Politics, Business & Culture in the Americas

How Claudia Sheinbaum Will Be Different From AMLO

Mexico’s next president may prove less popular but “more competent” than her predecessor, the author writes.
Mexico's President-elect Claudia Sheinbaum speaks at Mexico City's Zócalo on June 3 after her victory.Jair Cabrera Torres/Picture Alliance via Getty Images
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MEXICO CITY — From the beginning of Mexico’s presidential campaign, Claudia Sheinbaum was frequently portrayed in the local and international media as a danger to democracy, an ineffective populist, and a puppet of her mentor, President Andrés Manuel López Obrador (AMLO).

Now that the election is over, we know she won in a landslide victory. She is expected to secure a supermajority in the Lower House and fall just a few seats short of a supermajority in the Senate, something not seen in the history of Mexico’s electoral democracy.

The risk is democratic backsliding. Mexico became an electoral democracy in 1997 as part of the so-called third wave of democracies. The question is whether Mexico’s young democracy will sometime soon look like Hungary, India, or Poland—or continue its process of consolidation.

Sheinbaum’s commitment to democratic values is called into question because she openly campaigned for some of AMLO’s controversial reforms, such as the popular election of Supreme Court judges and electoral authorities, and because she used as her campaign slogan “continuity with change,” making people wonder what change entails.

Opposition pundits deem Sheinbaum a puppet. A figure without real political power that will be instructed by AMLO to use her well-developed technical and managerial capacities to erode Mexican institutions with unprecedented speed and efficiency.

However, Sheinbaum is not AMLO. During her tenure as mayor of Mexico City, she showed significant detachment from his blueprint. Unlike AMLO, she wore a mask during the COVID-19 pandemic and worked on clean energy initiatives such as replacing oil-fueled public transportation with electric buses and building one of Latin America’s largest solar parks. Sheinbaum did not militarize the local police or employ the army to build public infrastructure.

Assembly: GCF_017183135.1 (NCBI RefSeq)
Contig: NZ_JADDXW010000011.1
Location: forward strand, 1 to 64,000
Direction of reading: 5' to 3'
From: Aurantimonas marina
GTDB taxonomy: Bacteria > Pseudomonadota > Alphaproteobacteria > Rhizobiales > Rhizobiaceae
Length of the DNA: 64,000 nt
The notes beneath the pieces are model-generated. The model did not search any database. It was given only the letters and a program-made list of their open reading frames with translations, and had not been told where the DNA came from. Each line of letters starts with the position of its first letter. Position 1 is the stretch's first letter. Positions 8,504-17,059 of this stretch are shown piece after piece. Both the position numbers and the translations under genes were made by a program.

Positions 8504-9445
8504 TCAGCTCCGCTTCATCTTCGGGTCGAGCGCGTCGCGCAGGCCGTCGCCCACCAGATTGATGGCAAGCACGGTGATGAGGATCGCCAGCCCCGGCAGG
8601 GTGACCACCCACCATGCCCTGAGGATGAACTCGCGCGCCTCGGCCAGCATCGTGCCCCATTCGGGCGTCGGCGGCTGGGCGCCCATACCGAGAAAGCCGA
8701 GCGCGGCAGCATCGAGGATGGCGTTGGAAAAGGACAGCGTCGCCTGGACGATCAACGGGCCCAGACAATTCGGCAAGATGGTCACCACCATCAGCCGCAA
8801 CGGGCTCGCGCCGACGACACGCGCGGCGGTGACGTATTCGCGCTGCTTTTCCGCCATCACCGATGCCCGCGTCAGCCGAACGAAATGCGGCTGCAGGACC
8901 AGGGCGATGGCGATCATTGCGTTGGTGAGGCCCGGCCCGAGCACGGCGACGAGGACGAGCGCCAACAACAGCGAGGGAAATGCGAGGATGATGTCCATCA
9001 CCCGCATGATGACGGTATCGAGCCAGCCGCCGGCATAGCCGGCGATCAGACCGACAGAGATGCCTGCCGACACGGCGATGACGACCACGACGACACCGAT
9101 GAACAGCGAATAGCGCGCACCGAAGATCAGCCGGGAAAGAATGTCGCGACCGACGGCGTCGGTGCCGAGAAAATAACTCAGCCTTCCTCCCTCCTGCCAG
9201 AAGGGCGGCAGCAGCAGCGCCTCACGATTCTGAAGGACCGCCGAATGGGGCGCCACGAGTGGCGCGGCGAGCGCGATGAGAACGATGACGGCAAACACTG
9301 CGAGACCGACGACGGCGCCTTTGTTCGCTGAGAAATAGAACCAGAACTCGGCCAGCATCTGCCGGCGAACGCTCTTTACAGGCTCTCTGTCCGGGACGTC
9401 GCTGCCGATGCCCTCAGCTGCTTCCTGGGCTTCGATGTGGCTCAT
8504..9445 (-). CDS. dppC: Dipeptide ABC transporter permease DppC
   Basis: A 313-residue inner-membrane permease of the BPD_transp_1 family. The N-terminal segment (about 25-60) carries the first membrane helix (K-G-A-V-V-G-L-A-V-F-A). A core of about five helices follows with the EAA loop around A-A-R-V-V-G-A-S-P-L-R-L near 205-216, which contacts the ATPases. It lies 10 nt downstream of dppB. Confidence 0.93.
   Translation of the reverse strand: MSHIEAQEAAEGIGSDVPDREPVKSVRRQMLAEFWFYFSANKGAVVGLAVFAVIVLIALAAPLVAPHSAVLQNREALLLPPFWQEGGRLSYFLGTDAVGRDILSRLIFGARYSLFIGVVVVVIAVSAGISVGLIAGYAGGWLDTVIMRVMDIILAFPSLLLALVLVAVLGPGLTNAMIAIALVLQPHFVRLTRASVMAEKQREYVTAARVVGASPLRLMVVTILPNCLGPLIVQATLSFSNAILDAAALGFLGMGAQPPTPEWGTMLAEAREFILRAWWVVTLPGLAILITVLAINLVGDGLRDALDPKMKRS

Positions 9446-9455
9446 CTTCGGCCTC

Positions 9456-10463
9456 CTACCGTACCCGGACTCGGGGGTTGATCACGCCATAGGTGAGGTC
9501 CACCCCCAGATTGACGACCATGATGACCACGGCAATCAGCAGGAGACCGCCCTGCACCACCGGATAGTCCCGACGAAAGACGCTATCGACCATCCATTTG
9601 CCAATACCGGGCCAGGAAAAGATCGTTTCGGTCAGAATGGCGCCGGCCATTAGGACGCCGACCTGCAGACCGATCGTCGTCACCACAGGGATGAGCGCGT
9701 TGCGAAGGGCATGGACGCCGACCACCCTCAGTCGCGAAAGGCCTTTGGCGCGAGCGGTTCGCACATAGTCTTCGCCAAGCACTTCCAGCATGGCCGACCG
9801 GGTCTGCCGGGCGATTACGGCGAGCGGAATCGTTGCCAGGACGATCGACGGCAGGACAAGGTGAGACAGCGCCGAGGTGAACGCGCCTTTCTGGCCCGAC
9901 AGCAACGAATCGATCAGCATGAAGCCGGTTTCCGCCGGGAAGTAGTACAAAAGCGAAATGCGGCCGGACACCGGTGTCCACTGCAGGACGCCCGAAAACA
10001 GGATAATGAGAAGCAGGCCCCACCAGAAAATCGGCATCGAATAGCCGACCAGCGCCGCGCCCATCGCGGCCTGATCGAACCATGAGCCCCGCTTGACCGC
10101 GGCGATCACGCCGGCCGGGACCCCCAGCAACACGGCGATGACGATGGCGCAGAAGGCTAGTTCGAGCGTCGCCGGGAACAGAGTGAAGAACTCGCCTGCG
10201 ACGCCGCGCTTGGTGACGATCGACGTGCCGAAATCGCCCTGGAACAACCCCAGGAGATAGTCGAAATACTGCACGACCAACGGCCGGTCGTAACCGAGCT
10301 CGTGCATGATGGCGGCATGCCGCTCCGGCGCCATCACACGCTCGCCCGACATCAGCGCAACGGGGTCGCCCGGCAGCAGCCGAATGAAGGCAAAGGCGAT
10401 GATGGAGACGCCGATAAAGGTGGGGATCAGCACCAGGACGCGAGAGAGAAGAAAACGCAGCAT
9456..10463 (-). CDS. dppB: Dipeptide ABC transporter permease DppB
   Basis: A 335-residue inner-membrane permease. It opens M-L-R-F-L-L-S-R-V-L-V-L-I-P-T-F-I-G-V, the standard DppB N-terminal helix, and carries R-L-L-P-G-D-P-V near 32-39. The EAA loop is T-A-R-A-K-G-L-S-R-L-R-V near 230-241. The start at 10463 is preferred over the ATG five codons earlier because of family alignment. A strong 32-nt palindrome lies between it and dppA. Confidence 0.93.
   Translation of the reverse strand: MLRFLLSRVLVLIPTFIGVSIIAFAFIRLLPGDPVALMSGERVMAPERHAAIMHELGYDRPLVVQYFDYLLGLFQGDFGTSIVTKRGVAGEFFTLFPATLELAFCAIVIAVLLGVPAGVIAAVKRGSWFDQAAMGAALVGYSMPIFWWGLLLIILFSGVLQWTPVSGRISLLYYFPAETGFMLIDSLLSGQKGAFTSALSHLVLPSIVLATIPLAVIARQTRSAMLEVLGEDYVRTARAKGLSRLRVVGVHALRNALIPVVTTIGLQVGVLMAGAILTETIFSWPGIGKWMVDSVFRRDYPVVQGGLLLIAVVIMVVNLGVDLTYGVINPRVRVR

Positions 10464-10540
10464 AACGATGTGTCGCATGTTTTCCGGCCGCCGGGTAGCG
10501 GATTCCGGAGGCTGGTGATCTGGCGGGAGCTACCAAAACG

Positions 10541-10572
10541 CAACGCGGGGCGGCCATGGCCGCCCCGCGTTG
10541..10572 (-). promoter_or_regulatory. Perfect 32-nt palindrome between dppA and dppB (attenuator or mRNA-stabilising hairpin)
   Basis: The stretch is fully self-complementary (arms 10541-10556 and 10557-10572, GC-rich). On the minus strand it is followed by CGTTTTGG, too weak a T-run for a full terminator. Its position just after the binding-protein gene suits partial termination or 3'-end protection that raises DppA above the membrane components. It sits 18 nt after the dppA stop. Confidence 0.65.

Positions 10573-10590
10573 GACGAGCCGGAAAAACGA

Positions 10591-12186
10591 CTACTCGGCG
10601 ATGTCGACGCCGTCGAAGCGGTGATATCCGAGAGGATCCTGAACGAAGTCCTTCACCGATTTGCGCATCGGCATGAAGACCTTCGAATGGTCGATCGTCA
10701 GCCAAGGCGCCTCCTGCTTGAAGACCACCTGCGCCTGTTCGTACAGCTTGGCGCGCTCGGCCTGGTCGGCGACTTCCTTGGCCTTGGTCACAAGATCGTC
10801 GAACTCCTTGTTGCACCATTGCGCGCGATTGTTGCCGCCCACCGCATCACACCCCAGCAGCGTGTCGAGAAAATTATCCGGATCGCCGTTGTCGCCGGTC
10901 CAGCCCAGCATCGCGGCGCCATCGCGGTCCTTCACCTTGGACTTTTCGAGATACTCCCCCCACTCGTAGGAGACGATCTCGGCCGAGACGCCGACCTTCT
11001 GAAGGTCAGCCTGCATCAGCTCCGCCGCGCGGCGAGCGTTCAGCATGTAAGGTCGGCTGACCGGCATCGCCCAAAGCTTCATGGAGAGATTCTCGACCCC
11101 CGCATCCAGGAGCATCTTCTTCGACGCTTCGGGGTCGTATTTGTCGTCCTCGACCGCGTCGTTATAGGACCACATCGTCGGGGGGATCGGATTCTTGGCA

Sheinbaum is also more competent than AMLO. Under her supervision, Mexico City’s cash-transfer programs were better allocated to the poorest than the rest of the country. Sheinbaum’s flagship social program, a scholarship for public school children, complemented federal transfers. As a result, while at the national level AMLO’s cash transfers reached fewer bottom-10% households than the previous administration, in Mexico City, Sheinbaum’s cash transfers nearly doubled their reach among families at the same income level.

A fragile supermajority

Even if we were to assume that Sheinbaum’s secret goal is to erode Mexico’s democracy, her presidency would face conditions that would make democratic backsliding much less probable.

The most important one is that, to achieve a supermajority, Morena had to design a strategy to maximize seats per vote under Mexico’s proportional representation system. That meant Morena had to be very generous in distributing seats to its two coalition allies: the PT and the Green Party. Morena’s supermajority is fragile as it depends on the loyalty of its allies. The Green Party, which allied with Morena’s opposition until 2018, is known for frequently switching coalitions to serve its interests.